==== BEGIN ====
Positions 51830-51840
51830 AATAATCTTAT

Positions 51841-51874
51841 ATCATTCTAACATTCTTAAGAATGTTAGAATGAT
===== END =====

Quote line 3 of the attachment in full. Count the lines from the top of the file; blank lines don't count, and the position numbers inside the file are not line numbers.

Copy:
Positions 51841-51874